Other instance was later on train to Edinburgh. Young woman sat beside me. Me, busy on computer and evidently getting too old to pay too much attention to young woman (wife, take note) eventually asked to be let out to get off at H'market. As she got up I sensed an edge and only then noticed she had a No Thanks folder. As well as my Yes badge had the Wee Blue Book amongst my papers. I just looked straight at her, tapped my badge with a huge sort of astonished smile at which she too burst out smiling and it was almost like loyalty amongst thieves: at least we both had courage of convictions. I said something about "let's keep it smiling", she nodded, and I headed off, regretting only that I'd failed to hand her the Wee Blue Book.

    Meanwhile, Wife has agreed to Yes sticker on car (for a while, I was sneaking it on when she wasn't with me). Still not allowed window (been some arson issues in the area - not indy related), but I've got this wicked plan, as the day gets closer, to stick my Yes umbrella out the window on pretext of sheltering her window boxes.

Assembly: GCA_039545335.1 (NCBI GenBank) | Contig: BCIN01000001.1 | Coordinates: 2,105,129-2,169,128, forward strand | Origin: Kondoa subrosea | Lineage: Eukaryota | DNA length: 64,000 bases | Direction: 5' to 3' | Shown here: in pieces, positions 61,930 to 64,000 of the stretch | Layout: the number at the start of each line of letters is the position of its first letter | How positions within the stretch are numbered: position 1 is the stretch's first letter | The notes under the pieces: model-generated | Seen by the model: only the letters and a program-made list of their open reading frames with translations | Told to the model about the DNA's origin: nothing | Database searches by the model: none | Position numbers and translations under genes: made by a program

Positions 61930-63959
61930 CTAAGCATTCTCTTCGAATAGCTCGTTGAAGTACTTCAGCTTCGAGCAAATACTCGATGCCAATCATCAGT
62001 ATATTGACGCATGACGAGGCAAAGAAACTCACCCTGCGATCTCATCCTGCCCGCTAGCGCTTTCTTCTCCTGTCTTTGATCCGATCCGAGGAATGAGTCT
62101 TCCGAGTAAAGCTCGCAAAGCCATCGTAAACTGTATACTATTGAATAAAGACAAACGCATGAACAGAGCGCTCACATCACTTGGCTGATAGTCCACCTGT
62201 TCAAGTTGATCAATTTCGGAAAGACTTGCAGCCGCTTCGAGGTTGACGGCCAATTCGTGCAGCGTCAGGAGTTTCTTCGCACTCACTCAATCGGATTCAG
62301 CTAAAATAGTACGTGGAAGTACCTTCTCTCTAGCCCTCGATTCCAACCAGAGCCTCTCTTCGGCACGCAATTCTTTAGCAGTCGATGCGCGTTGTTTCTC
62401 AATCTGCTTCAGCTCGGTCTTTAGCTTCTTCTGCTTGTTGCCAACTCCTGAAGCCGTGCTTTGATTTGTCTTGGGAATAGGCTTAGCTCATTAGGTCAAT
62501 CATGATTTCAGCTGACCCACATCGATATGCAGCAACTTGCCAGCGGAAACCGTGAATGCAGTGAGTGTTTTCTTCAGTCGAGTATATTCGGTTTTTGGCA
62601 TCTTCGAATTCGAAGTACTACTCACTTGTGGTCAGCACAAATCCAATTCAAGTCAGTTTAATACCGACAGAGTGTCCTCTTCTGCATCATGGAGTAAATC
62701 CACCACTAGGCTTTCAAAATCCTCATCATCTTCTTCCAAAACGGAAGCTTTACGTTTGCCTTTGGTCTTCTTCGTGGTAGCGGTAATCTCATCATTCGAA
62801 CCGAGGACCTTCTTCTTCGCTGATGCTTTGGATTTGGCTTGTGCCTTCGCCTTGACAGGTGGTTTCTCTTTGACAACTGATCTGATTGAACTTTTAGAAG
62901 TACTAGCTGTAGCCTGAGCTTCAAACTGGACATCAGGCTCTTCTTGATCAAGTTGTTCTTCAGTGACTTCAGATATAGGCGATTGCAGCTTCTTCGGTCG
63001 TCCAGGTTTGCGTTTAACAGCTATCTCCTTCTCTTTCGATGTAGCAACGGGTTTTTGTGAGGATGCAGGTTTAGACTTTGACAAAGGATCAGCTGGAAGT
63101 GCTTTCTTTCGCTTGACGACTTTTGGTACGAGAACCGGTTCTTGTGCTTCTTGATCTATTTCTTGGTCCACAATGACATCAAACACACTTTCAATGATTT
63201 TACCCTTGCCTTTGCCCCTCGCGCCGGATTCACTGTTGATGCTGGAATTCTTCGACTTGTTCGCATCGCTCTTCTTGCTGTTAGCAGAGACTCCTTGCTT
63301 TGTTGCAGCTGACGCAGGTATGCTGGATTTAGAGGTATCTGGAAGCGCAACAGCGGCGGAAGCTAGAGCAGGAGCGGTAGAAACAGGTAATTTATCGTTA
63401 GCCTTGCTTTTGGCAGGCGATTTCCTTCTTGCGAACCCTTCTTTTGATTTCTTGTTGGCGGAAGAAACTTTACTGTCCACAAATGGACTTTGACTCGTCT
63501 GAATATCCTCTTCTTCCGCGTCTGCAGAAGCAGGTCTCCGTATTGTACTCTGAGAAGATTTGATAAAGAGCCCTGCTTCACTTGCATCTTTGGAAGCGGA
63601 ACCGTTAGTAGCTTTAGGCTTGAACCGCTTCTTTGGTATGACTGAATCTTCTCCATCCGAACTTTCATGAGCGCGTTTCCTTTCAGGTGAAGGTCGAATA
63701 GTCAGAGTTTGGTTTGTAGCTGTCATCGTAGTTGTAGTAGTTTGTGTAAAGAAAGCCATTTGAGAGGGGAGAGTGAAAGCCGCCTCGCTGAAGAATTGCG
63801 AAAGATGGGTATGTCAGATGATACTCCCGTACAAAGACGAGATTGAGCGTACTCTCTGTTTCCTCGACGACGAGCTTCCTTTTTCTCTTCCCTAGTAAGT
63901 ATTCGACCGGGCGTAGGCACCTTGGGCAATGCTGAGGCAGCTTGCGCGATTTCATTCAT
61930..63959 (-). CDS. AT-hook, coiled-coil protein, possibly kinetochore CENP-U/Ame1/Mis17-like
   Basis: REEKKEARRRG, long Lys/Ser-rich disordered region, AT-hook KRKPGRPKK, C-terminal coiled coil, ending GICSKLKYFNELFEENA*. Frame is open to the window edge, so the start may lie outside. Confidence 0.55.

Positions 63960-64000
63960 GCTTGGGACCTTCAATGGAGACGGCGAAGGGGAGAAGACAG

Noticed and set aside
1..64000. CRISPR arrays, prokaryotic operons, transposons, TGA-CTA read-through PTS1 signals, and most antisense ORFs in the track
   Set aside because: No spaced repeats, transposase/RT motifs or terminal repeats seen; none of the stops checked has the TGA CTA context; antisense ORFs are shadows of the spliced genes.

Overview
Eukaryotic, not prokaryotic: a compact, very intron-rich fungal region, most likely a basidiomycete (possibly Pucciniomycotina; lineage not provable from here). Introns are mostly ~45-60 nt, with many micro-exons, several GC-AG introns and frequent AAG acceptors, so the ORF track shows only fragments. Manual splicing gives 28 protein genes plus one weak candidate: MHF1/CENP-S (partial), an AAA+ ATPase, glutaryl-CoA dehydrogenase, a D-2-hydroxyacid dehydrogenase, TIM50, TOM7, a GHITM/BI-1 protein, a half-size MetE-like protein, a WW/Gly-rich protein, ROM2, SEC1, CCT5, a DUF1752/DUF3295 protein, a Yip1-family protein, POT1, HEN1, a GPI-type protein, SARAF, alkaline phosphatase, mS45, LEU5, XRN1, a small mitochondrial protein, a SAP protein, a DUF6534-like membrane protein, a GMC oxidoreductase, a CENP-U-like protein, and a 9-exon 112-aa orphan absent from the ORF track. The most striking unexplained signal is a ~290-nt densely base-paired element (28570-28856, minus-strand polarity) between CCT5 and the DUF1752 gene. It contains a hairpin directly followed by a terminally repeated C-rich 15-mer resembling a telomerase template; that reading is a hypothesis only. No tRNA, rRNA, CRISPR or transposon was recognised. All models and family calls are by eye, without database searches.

Time to try going back to sleep, folks. Indy madness cathartically discharged. (Any sign of that poll yet?)

  53. Just for fun and out of interest while we wait.

    Imagine you are talking to someone who doesn't have a clear idea of their national identity and feels vaguely scottish and british. You attempt to impose the forced choice and ask them to pick one. They haver and don't know.

    What arguments would you use, if any, to convince that person they should regard themselves as Scottish (rather than British, European or somne other identity).